Begging For More

The Licking County Concerned Citizens for Public Health and Environment held a meeting on February 17, 2013. The 2-18-13 Newark Advocate reported on the meeting and quoted committee member Carol Apacki as saying “We want to raise public awareness on this issue, and people can take that information and do what they want with it.”
How many times have we heard that? Is it doing any good? If not, why not? What alternative approach could there possibly be? Why can’t we imagine it?
We all know (ala knee jerk reaction) that taking “that information and do[ing] what they want with it” can span the spectrum of responses—from creationist fundamentalist religious ones, to economic conservative or liberal ones, from I’m-aware-of-a-lot-of-things-let’s-not-rock-the-boat to radical activism. Providing information for the recipient to “do what they want with it” doesn’t work. It fails because it does not produce the intended response– folks actively engaging in the “cause” to produce the demanded change. Sounds reasonable and liberal enough. I give people a plethora of information. They can’t help but conclude with the hoped for response. And yet repeatedly THAT is not occurring. Why not?
Upton Sinclair writes The Jungle. Readers are outraged that this is what is involved with the food they eat. Because it is not good for the public health and environment there is a demand for change. Change occurs. This is the historic narrative approach. The narration, as all narrations do, follows a this, then this, then this time line model. Repeating the narration repeats the time line model. The historic approach (implicated by a time line) leads through the present into the inevitability of the future. Being inevitable creates some urgency—resist (facilitate change) or be overcome by the anticipated march of history. This was the approach with regard to most matters leading up to the end of the twentieth century. A simple but effective logic that contributes to the formation of what Ranciere regards as “sense”.
Previous posts of this blog have been investigating video in contemporary culture, especially the aspect whereby video performs memory, producing time and difference. Here’s a time lapse video of a glacier disappearing. Want to see it again? Here’s a Michael Moore film on the easy accessibility of guns in our society. It is filled with a lot of information. Let’s replay the Michael Moore film. Video performing memory, as opposed to narrative (re)constructing memory along a “first this, then that” basis (narrative always begins and inevitably ends, even when repeated), dispenses with the inevitable and its implication of urgency. Want to see that glacier disappear again? There is no connection between this performed memory of the glacier disappearing (which we can repeat ad nauseum) and any inevitable outcome of this memory, with any urgency to act on some (nonexistent) inevitability. “We want to raise public awareness on this issue, and people can take that information and do what they want with it.” And many things are done with this information, as many things are done with videos.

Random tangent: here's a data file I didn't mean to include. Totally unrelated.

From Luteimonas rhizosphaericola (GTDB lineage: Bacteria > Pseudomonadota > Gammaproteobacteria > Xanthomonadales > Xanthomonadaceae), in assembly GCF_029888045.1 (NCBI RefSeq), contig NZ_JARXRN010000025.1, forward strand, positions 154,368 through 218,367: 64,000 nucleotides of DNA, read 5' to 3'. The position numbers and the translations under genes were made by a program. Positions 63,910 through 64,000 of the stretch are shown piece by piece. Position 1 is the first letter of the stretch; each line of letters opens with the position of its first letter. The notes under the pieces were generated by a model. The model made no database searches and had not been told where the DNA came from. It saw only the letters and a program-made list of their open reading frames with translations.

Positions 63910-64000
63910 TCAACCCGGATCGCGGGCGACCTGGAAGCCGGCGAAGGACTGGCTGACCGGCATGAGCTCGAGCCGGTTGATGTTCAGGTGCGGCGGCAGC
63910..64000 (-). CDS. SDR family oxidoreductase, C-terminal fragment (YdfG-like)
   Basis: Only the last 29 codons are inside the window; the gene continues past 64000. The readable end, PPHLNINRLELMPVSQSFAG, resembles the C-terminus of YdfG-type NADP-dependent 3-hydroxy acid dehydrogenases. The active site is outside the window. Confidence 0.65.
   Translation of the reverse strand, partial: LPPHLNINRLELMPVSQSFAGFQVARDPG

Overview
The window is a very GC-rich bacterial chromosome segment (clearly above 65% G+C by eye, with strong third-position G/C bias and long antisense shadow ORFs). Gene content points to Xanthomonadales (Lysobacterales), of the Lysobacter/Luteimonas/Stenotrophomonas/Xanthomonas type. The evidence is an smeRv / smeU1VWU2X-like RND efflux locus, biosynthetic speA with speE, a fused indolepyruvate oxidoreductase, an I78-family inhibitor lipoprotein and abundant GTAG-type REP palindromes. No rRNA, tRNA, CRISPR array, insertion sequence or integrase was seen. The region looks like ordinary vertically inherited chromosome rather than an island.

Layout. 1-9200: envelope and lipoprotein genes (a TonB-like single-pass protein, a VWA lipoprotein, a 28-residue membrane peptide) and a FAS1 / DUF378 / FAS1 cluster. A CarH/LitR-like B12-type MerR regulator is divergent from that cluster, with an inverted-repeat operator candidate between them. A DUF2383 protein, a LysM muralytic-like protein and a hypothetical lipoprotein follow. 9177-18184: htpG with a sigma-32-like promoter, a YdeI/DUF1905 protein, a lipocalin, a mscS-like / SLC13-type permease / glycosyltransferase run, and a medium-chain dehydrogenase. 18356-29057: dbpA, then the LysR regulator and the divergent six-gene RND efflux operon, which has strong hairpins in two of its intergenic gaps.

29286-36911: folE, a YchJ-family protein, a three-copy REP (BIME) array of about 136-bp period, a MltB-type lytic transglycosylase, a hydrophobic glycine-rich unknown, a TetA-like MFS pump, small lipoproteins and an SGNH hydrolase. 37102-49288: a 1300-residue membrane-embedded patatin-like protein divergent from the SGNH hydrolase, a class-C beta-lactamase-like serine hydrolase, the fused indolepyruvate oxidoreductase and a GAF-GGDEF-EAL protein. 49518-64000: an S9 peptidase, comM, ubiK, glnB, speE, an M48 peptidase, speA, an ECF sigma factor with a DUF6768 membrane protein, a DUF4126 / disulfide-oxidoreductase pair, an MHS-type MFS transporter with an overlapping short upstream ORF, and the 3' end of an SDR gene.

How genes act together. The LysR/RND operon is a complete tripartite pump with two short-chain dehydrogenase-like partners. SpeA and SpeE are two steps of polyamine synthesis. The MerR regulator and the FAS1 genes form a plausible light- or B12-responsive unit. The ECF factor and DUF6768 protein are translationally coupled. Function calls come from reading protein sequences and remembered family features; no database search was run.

So what works given that the obsolete narrative approach and the contemporary assumption that creating awareness will produce an inevitable intended response don’t? Video as communication of ongoing event seems to be especially effective in generating the desired inevitable response and its needed urgency. Whether natural disaster, victim account, covert filming of illegal activity, etc. video presentation becomes akin to Sinclair’s presentation in terms of ultimate outcome. But this brings us to privacy concerns, Occupy and eventually, the current ongoing discourse on “the right to look.” Occupy seizes on the “public”-ness of public space. An analogous scenario could be made for the various “public” rights of expression, freedom of the press and dissemination of information, universal internet access, etc. Privacy rights and laws are becoming ever more a priority for the 1% determining our governance. The right to look is not found anywhere in the document drafted by the eligible 5% who governed the land, serfs, indentured servants, and slaves in late 18th century America. Please, oh rulers of our great land, we beg of you, let us look (and see), and communicate (via digital media) what is going on around us right now– not “to raise public awareness” but to communicate and act immediately, which is what we already do when we drive our cars and perform at work.
Hmmm… Somehow that last line doesn’t look just right. Wonder why that is?

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